Saturday, September 30, 2023

Closing the Gap Between Racial Wealth through Tech Startup Jobs and Entrepreneurship

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Shreya Christina
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It’s not just the founders of venture capital-backed startups who are clearly not diverse in general. There are also usually few employees who are people of color. And that opens up yet another avenue to wealth-building that has usually been largely closed to most members of marginalized communities for a long time.

But how do you get a foot in the door if you don’t have a network of connections or even an understanding of how the tech startup world works?

With that in mind, in 2020, six founders, venture capitalists, and tech and nonprofit executives are co-founders color wave, a nonprofit with a fellowship program aimed at closing the racial wealth gap by providing professionals of color access to venture-backed startups. It is now developing another program for alumni and others interested in becoming founders themselves.

“When you come in as an early employee and your stock options grow, that can be a transformative opportunity to build wealth,” said John Roussel, executive director and co-founder of Colorwave.

Figuring out the ecosystem

Colorwave was founded in November 2020, after the death of George Floyd. The eight-week virtual program aims to help professionals of color understand how the world of tech startups works, the better they can get jobs in those companies or start their own. Topics include everything from stock compensation to salary negotiation. Plus, there are speakers: employees and founders of high-tech growth startups, including founders of companies like Allbirds, Nextdoor, and Lexo Capital. “We’re helping them figure out the ecosystem,” Roussel says.

The first four weeks focus on things like how venture-backed companies are funded and what it’s like to work for such companies, often as one of the few people of color at the company. Executives and other experts speak to the group on the topic of the week.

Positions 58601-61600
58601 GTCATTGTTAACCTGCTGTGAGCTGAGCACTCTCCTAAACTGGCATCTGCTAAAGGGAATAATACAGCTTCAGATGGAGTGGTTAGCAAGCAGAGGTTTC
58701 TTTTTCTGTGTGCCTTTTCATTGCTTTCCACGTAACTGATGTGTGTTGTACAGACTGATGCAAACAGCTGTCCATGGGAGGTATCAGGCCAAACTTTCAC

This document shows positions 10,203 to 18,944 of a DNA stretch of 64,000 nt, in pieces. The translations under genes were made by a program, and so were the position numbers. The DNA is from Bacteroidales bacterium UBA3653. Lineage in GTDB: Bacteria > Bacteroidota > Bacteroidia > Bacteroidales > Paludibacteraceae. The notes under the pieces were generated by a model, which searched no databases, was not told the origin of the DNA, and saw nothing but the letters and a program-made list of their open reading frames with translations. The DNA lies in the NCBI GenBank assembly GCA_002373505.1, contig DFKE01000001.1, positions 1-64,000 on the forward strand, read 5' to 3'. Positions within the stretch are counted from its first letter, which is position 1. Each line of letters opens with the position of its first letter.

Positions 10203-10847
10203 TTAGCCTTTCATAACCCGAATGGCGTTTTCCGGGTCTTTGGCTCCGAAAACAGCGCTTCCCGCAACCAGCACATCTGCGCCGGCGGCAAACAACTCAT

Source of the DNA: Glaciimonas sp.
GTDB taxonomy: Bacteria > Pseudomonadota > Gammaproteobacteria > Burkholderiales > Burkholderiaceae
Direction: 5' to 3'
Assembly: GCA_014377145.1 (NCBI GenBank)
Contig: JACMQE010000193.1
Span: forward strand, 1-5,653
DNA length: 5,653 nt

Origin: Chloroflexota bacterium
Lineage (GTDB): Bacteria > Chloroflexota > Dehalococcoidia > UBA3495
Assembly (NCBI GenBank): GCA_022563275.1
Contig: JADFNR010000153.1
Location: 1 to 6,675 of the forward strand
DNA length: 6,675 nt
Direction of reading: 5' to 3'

The second half is about making the transition, with lessons on, for example, how participants can tell their story or how to negotiate, as that process may differ from the usual approach at a large company or a non-profit organization, for example. (Think about negotiating the equity component of a compensation package or considering the tax implications of that arrangement).

At the end, the program connects participants with VCs and HR people at startups.

A job and a salary increase

About 200 students have participated so far. About 70 of them have found new jobs at startups or have been promoted at their existing companies, Roussel said.

Esther Leonard is one such participant. As a career professional at Boston University, she had no connections to the startup arena. But after coming across information about Colorwave on LinkedIn, she decided to apply and joined the cohort last fall. After graduating, a Colorwave alumnus referred her to a job as a recruiter at a tech startup. She got the job – and a significant pay raise. “We need more black and brown people in this space,” said Leonard, who also joined the program because of her interest in helping people of color succeed.

A pilot for founders

Colorwave also has another goal: to help people who want to become founders themselves. To that end, they just ran a four-week trial entrepreneur accelerator for a cohort of two people, both of whom had participated in the first Colorwave program. “I don’t have the safety net of a big corporate job or family money,” said Alex Ocampo, who launched Ganance, a startup that turns watches into smart devices. “So it’s helpful to have a community that provides resources for founders like me.”

It all started shortly after George Floyd’s murder, when a group of six people, all of whom were the… University of California, Berkeley at some point in their lives and had volunteered for it Stiles Hall† That nonprofit provides mentors and resources to black, Latinx, and Native American high school students who are applying to college, and also assists community college students who want to transfer and coach elementary, middle, and high school students to increase their school readiness, among others. programs.

Since most participants work full-time at other jobs, Colorwave takes place after working hours. But it develops on-demand content for people who don’t have time to attend the regular program.


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